Since the middle of March, athletes and members of marching bands from high schools around Houston have been unable to practice their craft together.
In less than two weeks, the long layoff will be required no more.
The University Interscholastic League (UIL), which governs extracurricular competition among Texas public schools, announced last week that sports strength and conditioning camps, along with marching band practices, can resume June 8 with several safety measures in place aimed at slowing the spread of COVID-19, the upper-respiratory disease caused by the new coronavirus.
But that doesn’t mean all area schools are bolting full speed ahead.
“We’re just going to play it by ear for now, continue with the virtual sessions and hope we can return to some kind of normal in August,” said Jesse Espinosa, the band director at Waltrip High School.
Among the UIL guidelines are that students and staff must self-screen every day prior to coming on campuses, while schools must also have hand sanitizer or hand-washing stations readily available in the practice and rehearsal areas.
Heights High School football coach Stephen Dixon said he will take advantage of the opportunity to start preparing for a fall season. He said he and his staff will conduct their summer strength and conditioning camp through the summer as long as the UIL allows.
“We are cautiously optimistic about beginning summer strength and conditioning programs and marching band practices that safely allow students to get back to working with their coaches and directors,” UIL executive director Charles Breithaupt said in a news release. “While we are eager to resume UIL activities, we must do so carefully, deliberately and with an understanding that major adjustments are needed to ensure safety.”
Espinosa is proceeding with caution and said he will not have in-person practices or rehearsals either inside or outside until Houston ISD has cleared the buildings. For now, he said his students will continue the virtual sessions they have been having since March 12.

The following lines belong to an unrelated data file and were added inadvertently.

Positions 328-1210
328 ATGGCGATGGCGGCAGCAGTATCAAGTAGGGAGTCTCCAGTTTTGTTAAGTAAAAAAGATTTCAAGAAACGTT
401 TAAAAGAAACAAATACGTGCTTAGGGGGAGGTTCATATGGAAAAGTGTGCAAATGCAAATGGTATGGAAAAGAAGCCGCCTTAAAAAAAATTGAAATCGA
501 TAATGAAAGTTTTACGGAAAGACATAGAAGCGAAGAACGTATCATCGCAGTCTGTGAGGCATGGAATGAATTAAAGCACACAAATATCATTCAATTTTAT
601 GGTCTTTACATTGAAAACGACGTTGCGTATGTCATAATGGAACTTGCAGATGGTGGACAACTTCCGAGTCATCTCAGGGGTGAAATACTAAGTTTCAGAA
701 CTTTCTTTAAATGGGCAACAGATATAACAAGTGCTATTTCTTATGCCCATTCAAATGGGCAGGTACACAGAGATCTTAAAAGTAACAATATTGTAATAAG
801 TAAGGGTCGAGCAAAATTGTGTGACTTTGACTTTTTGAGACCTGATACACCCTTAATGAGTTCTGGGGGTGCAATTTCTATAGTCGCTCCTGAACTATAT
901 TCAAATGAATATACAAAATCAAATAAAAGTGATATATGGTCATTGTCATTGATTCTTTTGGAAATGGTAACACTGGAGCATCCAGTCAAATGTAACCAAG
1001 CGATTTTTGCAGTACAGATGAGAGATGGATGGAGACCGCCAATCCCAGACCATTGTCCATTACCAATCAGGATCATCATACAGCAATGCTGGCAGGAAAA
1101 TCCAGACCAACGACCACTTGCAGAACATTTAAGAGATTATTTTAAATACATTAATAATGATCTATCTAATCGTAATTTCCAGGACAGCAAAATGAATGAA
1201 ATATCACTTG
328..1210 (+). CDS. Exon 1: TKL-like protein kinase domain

Espinosa said chief among his concerns is having the materials required to clean and disinfect chairs, instruments and other touchable surfaces after each use as stipulated by the UIL to keep his students safe and healthy.
“Our space is limited, so I think we would probably err on the side of being cautious and not have any of the kids exposed,” he said.
For marching bands, indoor practices and rehearsals can be conducted with up to a maximum of 25 percent capacity, with no group larger than 10 allowed to gather together. Meanwhile, those practicing outside are required to be in groups no larger than 15 students. Espinosa said those stipulations would present a significant obstacle for his nearly 200-member band.
“It would be challenging to put something together like we normally do,” he said. “Other than our parking lot, there’s no space that would be safe enough for us to be in.”
The Heights football team will hold one-hour workout sessions outdoors with anything from weight-lifting to agility drills to explosion work, according to Dixon.
Per the new UIL regulations, all stations will be 10 feet apart and have hand sanitizer present at every station, while equipment will be cleaned between uses.
“We still are brainstorming different ways to take extra precaution,” Dixon said.
Guidelines for strength and conditioning camps are at uiltexas.org/athletics/covid-19-information. Marching band information can be found at uiltexas.org/music/covid-19-information.